• the first one is to understand how to select attributes. As said above, people who think that extracting millions of attributes from a given object is what is needed for clustering don’t take into consideration that the greater number of attributes considered, the more computational time and effort is required to estimate similarity. Anyway we need to find a sufficient number of attributes that will allow us to isolate specific behaviors of several malware families. For instance running a clustering algorithm using only entropy attribute of PE files as a feature set will lead to wrong clusterization. This is where our malware analyzer plays the biggest part, extracting the most significant attributes needed for malware analysis.

  • the second point is finding the best measure to validate and compare attributes of malware. Each malware can be represented by numeric (e.g. section entropy) or nominal (e.g. contacted IPs) attributes. In math, a similarity measure is a function that describes how much two objects are similar. Euclidean distance is one of the well known and used measure to compare numeric values. What about nominal values? Given two malware with a list of contacted IPs or URLs, how can we compare these two sets? How can we use them in the clustering process?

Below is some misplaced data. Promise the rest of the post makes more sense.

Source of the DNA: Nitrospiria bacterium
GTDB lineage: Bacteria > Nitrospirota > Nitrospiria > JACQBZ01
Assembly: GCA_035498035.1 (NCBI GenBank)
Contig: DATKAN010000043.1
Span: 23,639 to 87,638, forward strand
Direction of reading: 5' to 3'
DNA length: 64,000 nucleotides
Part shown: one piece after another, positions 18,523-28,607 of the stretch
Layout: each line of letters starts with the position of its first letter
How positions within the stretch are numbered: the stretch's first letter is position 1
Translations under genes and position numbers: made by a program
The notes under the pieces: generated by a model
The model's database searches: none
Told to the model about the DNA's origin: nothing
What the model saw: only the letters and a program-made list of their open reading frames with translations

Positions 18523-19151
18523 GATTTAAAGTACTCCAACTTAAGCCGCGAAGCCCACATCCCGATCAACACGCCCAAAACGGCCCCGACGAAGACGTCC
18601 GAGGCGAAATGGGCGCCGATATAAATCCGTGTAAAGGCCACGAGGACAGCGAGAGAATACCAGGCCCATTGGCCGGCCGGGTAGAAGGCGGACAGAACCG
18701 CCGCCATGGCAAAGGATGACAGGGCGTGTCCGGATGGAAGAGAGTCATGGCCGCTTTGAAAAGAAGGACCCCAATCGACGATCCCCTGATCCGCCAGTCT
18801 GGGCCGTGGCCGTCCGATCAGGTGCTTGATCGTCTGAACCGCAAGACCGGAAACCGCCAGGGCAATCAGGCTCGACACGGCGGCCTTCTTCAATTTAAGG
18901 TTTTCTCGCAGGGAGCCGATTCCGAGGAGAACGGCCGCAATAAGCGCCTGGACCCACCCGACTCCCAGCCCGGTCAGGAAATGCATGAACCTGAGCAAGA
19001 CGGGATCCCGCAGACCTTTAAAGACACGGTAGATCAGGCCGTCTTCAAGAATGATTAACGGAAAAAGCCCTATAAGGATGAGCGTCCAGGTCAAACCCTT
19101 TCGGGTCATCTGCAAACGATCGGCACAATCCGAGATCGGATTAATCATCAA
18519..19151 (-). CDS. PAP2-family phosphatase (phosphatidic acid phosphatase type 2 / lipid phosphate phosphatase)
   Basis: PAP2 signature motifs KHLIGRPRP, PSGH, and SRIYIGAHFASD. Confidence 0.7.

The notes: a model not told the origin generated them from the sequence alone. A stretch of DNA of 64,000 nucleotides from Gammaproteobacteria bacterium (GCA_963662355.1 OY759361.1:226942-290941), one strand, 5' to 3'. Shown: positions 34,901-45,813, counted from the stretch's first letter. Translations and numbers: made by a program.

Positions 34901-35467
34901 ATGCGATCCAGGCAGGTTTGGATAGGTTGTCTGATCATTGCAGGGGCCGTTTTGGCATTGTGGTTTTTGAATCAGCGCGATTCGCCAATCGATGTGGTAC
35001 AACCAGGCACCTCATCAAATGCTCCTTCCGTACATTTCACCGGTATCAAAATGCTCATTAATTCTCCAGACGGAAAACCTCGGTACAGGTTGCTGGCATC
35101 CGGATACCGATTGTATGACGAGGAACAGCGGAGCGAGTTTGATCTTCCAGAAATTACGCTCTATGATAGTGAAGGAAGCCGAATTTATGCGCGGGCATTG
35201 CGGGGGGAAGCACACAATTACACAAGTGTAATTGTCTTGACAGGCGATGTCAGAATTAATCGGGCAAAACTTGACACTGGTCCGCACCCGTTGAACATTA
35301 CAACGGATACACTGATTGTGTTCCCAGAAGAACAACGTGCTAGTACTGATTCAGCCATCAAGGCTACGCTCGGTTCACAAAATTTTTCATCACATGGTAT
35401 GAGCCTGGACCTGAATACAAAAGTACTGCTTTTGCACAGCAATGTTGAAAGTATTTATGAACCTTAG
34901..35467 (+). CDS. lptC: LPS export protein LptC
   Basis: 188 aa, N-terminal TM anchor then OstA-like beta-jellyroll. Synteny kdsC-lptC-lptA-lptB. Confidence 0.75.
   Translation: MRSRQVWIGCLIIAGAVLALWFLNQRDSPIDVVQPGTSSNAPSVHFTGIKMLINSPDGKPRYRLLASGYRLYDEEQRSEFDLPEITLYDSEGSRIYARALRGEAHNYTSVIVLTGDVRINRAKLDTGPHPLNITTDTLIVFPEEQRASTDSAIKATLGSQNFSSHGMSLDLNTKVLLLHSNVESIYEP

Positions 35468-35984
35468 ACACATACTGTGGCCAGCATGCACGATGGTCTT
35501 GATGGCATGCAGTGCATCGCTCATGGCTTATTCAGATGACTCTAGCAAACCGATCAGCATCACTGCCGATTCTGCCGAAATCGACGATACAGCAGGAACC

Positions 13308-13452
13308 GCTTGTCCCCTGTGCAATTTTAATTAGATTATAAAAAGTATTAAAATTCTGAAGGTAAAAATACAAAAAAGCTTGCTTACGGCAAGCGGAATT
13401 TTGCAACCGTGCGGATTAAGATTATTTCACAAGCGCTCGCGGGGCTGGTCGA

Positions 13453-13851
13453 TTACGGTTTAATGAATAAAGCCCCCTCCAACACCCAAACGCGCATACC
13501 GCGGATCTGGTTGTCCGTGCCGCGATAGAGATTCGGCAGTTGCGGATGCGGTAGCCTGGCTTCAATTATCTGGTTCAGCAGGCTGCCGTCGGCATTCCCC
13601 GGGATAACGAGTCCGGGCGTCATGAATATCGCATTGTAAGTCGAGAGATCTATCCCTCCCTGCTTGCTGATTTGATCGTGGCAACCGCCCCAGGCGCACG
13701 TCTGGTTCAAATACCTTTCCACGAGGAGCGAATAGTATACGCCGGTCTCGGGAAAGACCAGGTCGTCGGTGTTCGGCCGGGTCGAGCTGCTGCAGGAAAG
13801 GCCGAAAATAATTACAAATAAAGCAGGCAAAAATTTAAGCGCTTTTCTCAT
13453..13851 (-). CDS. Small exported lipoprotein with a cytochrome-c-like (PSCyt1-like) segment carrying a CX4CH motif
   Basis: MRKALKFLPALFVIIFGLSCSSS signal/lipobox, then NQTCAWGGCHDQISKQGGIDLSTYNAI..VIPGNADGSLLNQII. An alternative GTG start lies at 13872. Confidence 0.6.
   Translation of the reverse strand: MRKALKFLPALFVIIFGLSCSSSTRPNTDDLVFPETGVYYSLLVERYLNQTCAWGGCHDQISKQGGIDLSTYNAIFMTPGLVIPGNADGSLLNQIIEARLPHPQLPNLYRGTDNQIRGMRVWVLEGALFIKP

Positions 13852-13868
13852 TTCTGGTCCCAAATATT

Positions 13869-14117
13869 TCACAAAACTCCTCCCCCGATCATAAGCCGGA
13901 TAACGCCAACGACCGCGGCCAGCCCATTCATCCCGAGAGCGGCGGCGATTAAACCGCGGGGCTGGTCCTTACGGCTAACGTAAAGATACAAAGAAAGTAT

Let’s take an example. This picture shows all MD5s contacting the domain


Our clustering algorithm grouped the samples in 4 different families. The picture above is just the last step of whole process.

In order to find similar sets, we need to know how every element is similar – or different – to each other. These values can be represented through a distance matrix.

Based of what already written, we need to:

  • Choose a feature set, composed by one or more attributes that can be used to evaluate the distance between each element of a given dataset
  • Choose an appropriate distance measure which will be applied to the attributes

Then the needed steps are:

  • Compute for each element the distance between itself and every other element in the dataset
  • Apply a clustering algorithm to group similar items. In our example the obtained sets are malicious families

When we wrote about calculating distance, we said that Euclidean distance is massively used for calculating distance between numeric values. Now we want to introduce the Jaccard distance as measure for nominal values.